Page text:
The finality of the State’s Constituent Assembly in the matter of the constitutional relationship between the State and Union of India has also been endorsed by Justice A.S. Anand. According to him, “The temporary nature of Article 370 arises because the power to finalise the constitutional relationship between the State and the Union of India has been specifically vested in the State’s Constituent Assembly. The Constitution of India clearly envisaged the convening of a Constituent Assembly for Jammu and Kashmir State and also provided that whatever modifications amendments or exceptions
that might become necessary either to Article 370 or to any other Article in the Constitution of India in their application to the J&K State were subject to the decision of that Assembly.”
J&K’s uniqueness is even recognised by the Indian Supreme Court. In 1984, in Khazan Chand versus the State of Jammu and Kashmir, the Court unambiguously held that the State has a “special place in the constitutional set-up of the country”.
Autonomy, a Realistic Way Out
Autonomy, short of azadi, within the framework of the Indian Constitution, offers a realistic solution to the Kashmir tangle. Hence as several experts have argued autonomy should not be anathema to the BJP. Far from being a dirty word, it spells hope and healing to the people of Jammu and Kashmir—whichever region of the beleaguered State they belong to. It has been argued in some quarters that the people of Jammu and Ladakh are not in favour of autonomy of the State and would like to be integrated to the rest of the country. But is this a true reflection of the sentiments of the people of Jammu? Or does it reflect a hijacking of the grievances of Jammu (which are directed as much against New Delhi as against the Kashmir-centric State leadership) by vested interests? After all, the idea of autonomy for Jammu and Ladakh within the larger autonomy of the State has hardly ever been given a fair trial, although supported by secular Jammu-based political leaders like Balraj Puri and Ved Bhasin. Scholars like Reeta Chowdhary Tremblay and Amitabh Mattoo also plead for this model of autonomy within autonomy as a befitting answer to the tangled web that is the Kashmir problem. The regional issue can no longer await the solution of the Kashmir dispute; otherwise the situation would explode as it did during the Amarnath land agitation of 2008.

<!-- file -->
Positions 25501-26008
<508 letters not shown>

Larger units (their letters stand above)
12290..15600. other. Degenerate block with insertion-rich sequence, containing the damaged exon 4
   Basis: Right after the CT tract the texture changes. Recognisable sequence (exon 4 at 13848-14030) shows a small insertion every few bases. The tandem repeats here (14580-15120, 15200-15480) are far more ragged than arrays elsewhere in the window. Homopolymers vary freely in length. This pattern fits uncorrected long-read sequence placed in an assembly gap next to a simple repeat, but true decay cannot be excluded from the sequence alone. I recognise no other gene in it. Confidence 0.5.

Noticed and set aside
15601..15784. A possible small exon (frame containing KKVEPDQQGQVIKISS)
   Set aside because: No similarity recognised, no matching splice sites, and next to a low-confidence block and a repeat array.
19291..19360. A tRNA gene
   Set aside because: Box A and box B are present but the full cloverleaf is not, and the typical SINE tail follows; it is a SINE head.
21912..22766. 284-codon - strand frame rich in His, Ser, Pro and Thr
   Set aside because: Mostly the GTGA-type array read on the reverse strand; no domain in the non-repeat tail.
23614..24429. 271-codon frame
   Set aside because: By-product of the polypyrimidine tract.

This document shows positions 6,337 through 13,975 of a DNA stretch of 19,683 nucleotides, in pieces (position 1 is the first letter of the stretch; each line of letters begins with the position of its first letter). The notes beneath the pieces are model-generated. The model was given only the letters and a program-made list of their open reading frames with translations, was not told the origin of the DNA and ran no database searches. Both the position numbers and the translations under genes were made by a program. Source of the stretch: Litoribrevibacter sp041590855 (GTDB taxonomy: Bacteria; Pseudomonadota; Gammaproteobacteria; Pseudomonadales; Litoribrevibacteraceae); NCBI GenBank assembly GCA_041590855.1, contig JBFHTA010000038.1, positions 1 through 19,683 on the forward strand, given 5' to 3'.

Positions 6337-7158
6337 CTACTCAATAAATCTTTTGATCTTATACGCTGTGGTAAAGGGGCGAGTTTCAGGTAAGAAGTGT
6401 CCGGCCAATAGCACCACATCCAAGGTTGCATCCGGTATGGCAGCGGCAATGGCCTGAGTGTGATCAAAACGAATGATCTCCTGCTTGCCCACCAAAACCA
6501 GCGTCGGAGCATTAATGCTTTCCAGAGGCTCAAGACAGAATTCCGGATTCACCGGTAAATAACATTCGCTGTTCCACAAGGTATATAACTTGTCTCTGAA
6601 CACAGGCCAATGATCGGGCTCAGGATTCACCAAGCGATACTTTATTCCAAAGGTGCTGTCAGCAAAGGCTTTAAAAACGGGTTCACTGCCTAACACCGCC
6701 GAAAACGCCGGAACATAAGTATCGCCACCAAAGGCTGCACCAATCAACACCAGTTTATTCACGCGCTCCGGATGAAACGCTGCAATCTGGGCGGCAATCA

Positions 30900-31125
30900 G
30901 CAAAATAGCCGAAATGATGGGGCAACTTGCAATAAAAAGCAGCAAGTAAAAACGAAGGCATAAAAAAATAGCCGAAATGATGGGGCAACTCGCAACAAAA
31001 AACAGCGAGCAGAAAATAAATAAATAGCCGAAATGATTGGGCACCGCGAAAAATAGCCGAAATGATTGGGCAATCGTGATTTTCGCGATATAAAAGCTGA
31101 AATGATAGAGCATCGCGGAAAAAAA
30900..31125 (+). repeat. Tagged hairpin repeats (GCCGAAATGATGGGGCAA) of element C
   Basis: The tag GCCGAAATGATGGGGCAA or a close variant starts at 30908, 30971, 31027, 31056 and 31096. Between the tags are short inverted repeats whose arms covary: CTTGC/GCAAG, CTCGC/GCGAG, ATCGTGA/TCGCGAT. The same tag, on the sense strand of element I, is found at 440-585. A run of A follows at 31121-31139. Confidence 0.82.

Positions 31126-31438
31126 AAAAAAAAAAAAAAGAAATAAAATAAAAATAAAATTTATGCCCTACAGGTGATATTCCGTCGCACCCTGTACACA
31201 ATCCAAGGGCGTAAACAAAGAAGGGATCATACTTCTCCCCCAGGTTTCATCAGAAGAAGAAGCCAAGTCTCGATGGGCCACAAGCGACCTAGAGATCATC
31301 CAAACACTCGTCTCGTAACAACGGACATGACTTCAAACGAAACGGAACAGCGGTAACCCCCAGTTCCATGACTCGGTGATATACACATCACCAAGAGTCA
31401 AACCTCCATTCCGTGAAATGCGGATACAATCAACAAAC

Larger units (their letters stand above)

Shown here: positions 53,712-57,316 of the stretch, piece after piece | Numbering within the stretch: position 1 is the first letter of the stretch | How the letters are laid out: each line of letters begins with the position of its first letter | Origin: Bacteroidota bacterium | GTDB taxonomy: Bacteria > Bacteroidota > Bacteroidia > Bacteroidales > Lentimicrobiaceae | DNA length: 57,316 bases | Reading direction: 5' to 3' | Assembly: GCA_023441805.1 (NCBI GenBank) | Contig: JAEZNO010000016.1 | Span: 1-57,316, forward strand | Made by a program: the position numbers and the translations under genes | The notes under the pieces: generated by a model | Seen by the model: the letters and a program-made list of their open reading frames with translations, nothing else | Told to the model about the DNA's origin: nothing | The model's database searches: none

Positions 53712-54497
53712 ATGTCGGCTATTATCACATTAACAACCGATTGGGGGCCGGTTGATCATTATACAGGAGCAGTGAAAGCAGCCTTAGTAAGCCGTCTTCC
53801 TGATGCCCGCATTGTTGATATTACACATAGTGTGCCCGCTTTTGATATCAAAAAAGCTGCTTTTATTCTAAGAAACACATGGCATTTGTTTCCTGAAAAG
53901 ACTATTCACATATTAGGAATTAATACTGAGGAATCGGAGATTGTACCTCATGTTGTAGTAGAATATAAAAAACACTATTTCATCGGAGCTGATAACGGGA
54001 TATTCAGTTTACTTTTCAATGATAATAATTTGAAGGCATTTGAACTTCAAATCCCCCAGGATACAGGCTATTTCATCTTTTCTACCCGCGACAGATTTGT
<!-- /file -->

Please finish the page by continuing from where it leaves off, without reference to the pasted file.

As has been duly observed in academic circles, there is no contradiction between greater autonomy for the State and a greater integration of the State into the national mainstream. In fact, it is only the former that can pave the way for the latter in the natural course of affairs, in the true spirit of cooperative federalism.
Emotional integration of Kashmir is more important than legal or administrative integration. Emotional integration can happen only when past misgivings are buried; when the government acknowledges that wrongs have been committed in Jammu and Kashmir and repairs the damage done by changing tack. Mere harping on the physical and legal integration of the State misses the wood for the trees and betrays a policy that values the land over the people. Any talk of abrogation of Article 370 will further alienate the people of Jammu and Kashmir.
The author is an Assistant Professor is Political Science, Shaheed Bhagat Singh College, University of Delhi.